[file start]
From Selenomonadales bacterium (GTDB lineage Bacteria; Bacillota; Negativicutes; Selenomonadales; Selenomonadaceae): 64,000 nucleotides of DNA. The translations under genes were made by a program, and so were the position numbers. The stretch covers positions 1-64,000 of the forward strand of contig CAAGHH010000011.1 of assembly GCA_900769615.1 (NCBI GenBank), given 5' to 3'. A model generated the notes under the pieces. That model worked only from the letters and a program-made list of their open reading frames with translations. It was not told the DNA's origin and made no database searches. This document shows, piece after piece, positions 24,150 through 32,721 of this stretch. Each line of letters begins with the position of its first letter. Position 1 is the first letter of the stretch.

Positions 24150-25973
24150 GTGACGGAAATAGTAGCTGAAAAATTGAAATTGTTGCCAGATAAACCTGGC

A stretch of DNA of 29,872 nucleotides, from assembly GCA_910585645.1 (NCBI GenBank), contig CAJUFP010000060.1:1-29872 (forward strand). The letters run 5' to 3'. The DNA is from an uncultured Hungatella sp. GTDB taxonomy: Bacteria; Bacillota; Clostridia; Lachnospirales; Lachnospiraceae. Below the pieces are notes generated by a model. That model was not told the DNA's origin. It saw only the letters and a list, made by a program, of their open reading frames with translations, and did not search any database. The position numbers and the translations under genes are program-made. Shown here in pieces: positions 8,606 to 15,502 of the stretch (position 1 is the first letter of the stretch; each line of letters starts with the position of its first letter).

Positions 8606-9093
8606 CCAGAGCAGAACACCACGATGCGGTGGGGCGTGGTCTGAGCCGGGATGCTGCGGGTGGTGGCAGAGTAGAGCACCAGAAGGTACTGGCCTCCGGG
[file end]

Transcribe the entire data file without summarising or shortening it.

From Selenomonadales bacterium (GTDB lineage Bacteria; Bacillota; Negativicutes; Selenomonadales; Selenomonadaceae): 64,000 nucleotides of DNA. The translations under genes were made by a program, and so were the position numbers. The stretch covers positions 1-64,000 of the forward strand of contig CAAGHH010000011.1 of assembly GCA_900769615.1 (NCBI GenBank), given 5' to 3'. A model generated the notes under the pieces. That model worked only from the letters and a program-made list of their open reading frames with translations. It was not told the DNA's origin and made no database searches. This document shows, piece after piece, positions 24,150 through 32,721 of this stretch. Each line of letters begins with the position of its first letter. Position 1 is the first letter of the stretch.

Positions 24150-25973
24150 GTGACGGAAATAGTAGCTGAAAAATTGAAATTGTTGCCAGATAAACCTGGC

A stretch of DNA of 29,872 nucleotides, from assembly GCA_910585645.1 (NCBI GenBank), contig CAJUFP010000060.1:1-29872 (forward strand). The letters run 5' to 3'. The DNA is from an uncultured Hungatella sp. GTDB taxonomy: Bacteria; Bacillota; Clostridia; Lachnospirales; Lachnospiraceae. Below the pieces are notes generated by a model. That model was not told the DNA's origin. It saw only the letters and a list, made by a program, of their open reading frames with translations, and did not search any database. The position numbers and the translations under genes are program-made. Shown here in pieces: positions 8,606 to 15,502 of the stretch (position 1 is the first letter of the stretch; each line of letters starts with the position of its first letter).

Positions 8606-9093
8606 CCAGAGCAGAACACCACGATGCGGTGGGGCGTGGTCTGAGCCGGGATGCTGCGGGTGGTGGCAGAGTAGAGCACCAGAAGGTACTGGCCTCCGGG